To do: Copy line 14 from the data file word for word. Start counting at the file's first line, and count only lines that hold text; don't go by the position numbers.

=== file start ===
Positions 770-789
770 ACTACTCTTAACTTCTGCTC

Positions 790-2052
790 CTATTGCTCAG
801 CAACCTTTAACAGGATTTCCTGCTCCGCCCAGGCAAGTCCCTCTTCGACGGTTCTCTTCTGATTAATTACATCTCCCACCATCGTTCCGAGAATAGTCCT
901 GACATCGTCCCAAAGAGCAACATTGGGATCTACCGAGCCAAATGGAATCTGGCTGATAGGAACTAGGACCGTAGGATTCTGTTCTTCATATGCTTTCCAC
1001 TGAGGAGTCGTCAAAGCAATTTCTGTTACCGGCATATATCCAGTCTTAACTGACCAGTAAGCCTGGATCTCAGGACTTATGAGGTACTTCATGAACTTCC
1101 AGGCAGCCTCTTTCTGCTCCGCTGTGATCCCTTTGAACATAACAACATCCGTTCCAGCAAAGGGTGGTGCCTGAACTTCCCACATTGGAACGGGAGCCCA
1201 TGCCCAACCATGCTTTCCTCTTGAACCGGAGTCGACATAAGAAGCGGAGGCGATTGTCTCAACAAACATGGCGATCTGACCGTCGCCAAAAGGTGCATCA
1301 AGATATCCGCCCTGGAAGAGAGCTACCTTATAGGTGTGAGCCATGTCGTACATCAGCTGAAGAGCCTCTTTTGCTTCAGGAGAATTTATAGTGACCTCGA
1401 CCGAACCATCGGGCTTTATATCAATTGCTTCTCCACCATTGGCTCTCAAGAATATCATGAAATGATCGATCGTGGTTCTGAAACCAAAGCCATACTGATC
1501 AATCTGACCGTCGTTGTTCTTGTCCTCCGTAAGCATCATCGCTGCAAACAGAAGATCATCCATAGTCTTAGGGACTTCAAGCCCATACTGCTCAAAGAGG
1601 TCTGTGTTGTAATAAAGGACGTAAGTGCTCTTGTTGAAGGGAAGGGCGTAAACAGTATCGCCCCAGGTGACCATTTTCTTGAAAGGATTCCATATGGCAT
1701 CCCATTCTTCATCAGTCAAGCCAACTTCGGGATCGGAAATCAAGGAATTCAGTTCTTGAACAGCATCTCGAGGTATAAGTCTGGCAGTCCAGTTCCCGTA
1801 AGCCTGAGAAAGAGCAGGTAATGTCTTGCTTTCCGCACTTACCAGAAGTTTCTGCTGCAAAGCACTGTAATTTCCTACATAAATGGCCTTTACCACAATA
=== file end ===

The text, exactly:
1701 CCCATTCTTCATCAGTCAAGCCAACTTCGGGATCGGAAATCAAGGAATTCAGTTCTTGAACAGCATCTCGAGGTATAAGTCTGGCAGTCCAGTTCCCGTA